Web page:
Then, in Volume Five, Jaune finally has a chance to confront Cinder, Pyrrha’s murderer. “I’m gonna make you pay for what you did; do you hear me?” he shouts at her, to which she responds, “Who are you again?” Her apathy revives Jaune’s fears of inadequacy, along with his memories of Pyrrha’s death.

Anguished, Jaune charges Cinder, sword drawn, but she uses her powers as the Fall Maiden to beat him easily. In the past, his failure to triumph as the hero would have bothered him. But this time, he looks around at his friends, all fighting for their lives, and tells Cinder, “If I die buying them time, then it’s worth it. They’re the ones that matter.” Realizing how much Jaune values his friends, Cinder attacks Weiss instead and leaves her for dead.

Horrified, Jaune runs to Weiss, desperate to avoid losing another friend. And that’s when his semblance finally manifests: Jaune can enhance someone else’s aura with his own, boosting their ability to protect and heal themselves. He uses this ability to save Weiss’s life and, once she’s healed, she rejoins the fight and helps turn the tide in their favour.

Jaune’s greatest strength is the ability to strengthen his friends.

When Jaune discovers his semblance, it’s like something finally clicks. In the midst of the battle raging around them, he’s at peace because he’s finally found his place: at the side of a friend who needs him. He’s always played a supporting role, not because he’s second-best, but because that’s where he belongs. His greatest strength is the ability to strengthen his friends.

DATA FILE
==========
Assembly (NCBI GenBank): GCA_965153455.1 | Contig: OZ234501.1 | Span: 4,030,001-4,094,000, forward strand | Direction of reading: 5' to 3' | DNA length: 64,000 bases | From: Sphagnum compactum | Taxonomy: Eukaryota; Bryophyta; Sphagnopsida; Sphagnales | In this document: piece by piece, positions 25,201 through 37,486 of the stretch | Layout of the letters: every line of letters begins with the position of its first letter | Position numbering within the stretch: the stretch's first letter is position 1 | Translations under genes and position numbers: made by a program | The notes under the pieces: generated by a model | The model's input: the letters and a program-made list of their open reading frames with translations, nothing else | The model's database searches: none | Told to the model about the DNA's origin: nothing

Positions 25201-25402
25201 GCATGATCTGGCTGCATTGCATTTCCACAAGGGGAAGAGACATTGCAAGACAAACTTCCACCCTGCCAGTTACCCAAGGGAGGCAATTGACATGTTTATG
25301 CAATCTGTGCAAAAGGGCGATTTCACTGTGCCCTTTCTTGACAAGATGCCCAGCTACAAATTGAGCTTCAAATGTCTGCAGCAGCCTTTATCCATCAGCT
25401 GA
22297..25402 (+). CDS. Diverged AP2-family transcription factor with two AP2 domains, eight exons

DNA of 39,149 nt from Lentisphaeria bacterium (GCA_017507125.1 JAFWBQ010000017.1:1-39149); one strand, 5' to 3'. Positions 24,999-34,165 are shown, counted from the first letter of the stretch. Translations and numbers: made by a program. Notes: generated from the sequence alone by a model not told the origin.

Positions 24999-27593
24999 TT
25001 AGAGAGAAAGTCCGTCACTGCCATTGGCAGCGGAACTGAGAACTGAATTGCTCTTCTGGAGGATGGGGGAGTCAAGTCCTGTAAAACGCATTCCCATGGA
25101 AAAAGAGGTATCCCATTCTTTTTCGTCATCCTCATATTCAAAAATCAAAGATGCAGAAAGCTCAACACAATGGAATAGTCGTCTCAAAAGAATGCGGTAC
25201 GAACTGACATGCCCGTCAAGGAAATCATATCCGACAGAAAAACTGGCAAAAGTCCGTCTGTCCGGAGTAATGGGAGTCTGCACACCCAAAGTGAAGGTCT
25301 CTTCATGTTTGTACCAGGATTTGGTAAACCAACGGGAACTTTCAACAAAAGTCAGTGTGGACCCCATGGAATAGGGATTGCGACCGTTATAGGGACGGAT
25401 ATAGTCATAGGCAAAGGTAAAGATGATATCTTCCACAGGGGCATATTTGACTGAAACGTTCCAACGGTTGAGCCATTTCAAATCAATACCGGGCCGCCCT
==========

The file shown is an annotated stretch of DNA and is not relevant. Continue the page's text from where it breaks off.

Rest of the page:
Like Jaune, I often get caught up in my desire to be the hero. I compare myself to the people in my life and get frustrated by the ways I fall short. When I focus on myself, I lose sight of the opportunities to support the people around me. But, just as Jaune has a special role in team JNPR and team RNJR, the role I play in the lives of my family, friends, and even strangers is unique, something no one else can replace. I may not get to be the conventional hero of the story. But I can be a hero to the people around me by supporting them and helping them to be the best versions of themselves.

Throughout the seasons of RWBY, Jaune thinks of his semblance as the missing piece that will make him a heroic Huntsman. But when it finally appears, his semblance isn’t a special weapon to make him the best hero of them all. It’s a tool to amplify the best in other people by giving of himself. And that capacity for sacrificial love is what has made Jaune a hero all along.

Caitlin Eha

Caitlin Eha

Staff Writer at Area of Effect magazine
A published writer and aspiring novelist, Caitlin can usually be found with her head in the clouds and her heart in a faraway land. When she isn’t devouring a new favourite book or feverishly writing one of her own, she enjoys archery, cosplaying, jewelry making, and time with her Lord.
Caitlin Eha